Hopefully you had a chance to soak in the relatively cool July air this morning. Tulsa bottomed out at 66°, the coolest it has been in 2 weeks. This brief relief came about thanks to drier air wedging into northeast Oklahoma behind a backdoor cold front. Unfortunately, the muggy air didn’t go far. It pushed all the way to about I-40… and is now lifting north again. With it, will return the chance of storms in the coming days.

Not everyone is going to see the rain. The increasingly hot and humid air mass will fuel scattered storms beneath weak upper-level disturbances drifting from west to east across the region. Starting midday Monday, these popcorn showers and storms will form pretty much at random and dissipate quickly from their point of formation. If you get caught beneath one, you’ll get a nice, heavy dose of rain, frequent lightning and some gusty winds. Higher chances lie southeast of Tulsa both Monday and again Tuesday. The chance of rain will slowly dwindle into Wednesday when we’ll be lucky to see isolated thundershowers firing up. The rain chances dwindle as the summer heat ridge grows stronger over Oklahoma.

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That leads us to phase 2 of the forecast: triple-digit heat. Initially, it will only be the heat index topping the century mark (happening as early as Tuesday). However, by the weekend, Tulsa may finally see its first 100° of the year. We’ve hit 99° several times now, but that darned humidity is keeping us from official triple-digit highs. That’s often the case early in the summer. However, we are barreling forward into mid-July where it’s hard to avoid at this point.  Our average first 100° day is July 10th and 2018 won’t likely stray too far from climatology on this one.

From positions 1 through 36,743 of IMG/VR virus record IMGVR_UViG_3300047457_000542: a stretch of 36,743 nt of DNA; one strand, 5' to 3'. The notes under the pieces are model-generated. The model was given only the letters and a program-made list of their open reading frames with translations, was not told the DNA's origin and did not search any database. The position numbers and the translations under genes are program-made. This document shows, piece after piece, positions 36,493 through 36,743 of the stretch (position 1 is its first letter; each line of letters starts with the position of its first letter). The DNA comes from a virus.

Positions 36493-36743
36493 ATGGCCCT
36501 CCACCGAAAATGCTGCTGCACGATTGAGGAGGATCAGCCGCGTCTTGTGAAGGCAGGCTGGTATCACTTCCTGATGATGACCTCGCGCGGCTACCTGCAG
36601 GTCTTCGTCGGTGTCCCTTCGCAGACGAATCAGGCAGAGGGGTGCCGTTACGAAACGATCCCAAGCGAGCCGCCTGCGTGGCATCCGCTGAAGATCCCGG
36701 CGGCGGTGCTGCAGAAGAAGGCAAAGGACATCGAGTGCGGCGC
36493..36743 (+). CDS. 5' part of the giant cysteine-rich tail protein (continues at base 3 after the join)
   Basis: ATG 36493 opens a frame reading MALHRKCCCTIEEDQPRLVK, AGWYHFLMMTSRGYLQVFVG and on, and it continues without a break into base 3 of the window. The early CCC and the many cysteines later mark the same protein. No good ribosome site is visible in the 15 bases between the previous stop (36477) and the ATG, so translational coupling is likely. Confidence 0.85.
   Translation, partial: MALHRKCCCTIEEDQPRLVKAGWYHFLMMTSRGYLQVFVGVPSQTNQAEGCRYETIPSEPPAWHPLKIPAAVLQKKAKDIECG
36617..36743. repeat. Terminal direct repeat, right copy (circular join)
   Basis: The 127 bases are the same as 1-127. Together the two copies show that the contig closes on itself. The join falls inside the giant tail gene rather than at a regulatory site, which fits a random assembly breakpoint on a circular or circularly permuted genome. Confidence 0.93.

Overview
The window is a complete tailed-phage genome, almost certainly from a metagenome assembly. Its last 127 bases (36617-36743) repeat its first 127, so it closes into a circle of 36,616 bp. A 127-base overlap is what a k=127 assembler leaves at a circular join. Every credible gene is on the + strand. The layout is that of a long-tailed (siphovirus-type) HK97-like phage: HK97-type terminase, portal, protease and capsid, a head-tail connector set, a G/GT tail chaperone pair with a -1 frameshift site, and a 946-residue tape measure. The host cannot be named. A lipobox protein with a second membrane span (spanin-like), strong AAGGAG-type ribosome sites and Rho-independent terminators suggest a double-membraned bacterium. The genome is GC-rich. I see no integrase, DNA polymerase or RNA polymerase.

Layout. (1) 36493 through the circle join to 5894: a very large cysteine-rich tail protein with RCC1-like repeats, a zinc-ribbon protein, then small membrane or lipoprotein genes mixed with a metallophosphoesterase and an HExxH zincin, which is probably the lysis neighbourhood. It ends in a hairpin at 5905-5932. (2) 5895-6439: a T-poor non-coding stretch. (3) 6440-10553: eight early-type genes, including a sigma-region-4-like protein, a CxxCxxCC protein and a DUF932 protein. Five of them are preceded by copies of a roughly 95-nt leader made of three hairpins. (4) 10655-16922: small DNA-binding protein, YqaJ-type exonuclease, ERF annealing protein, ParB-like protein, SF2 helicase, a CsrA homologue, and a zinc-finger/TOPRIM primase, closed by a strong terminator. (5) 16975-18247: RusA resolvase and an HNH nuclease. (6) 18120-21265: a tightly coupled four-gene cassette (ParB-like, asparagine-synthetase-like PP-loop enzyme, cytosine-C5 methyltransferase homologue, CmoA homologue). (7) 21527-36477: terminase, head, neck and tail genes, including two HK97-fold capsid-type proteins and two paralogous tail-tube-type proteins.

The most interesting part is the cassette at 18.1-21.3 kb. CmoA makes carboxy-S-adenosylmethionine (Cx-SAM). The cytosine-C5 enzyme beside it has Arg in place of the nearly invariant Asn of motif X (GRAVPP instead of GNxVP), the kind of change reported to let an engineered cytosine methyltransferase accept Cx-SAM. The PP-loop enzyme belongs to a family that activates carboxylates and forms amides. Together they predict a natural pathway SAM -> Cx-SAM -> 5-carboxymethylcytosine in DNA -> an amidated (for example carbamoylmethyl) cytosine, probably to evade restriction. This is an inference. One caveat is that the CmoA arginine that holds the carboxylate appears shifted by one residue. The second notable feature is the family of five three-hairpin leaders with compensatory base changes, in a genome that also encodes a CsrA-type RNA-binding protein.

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It doesn’t appear the “Heat Dome”, shown above, will weaken much in the coming weeks. The storm track is locked firmly along the U.S.-Canadian line and the best we can hope for in terms of heat relief might be for drier air to eventually mix back into eastern Oklahoma. There appears to be that trend about a week from now when dewpoint values drop, lowering the heat index closer to the actual temperature. There’s an outside chance a cold front could reach Green Country between now and the end of the month, but our computer models don’t really support that in our projected upper-level pattern. Below is that longer-range outlook for temperatures. I doubt we’d end up with any records being broken, but it’ll be a serious heat nonetheless.

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And unless you are watering your yard, these are the conditions that lead to our typically summer brown out in (not-as) Green Country. After Wednesday, that chance of rain is next to nothing for at least a week, if not longer. By that point, we’ll be in full-blown summer mode in Oklahoma. This means the drought will worsen (at a moderate stage for much of northeast Oklahoma) and our rainfall deficit for the year (currently over 6”) will grow. Let’s hope for some widespread rainfall before the unabated summer heat takes hold again.

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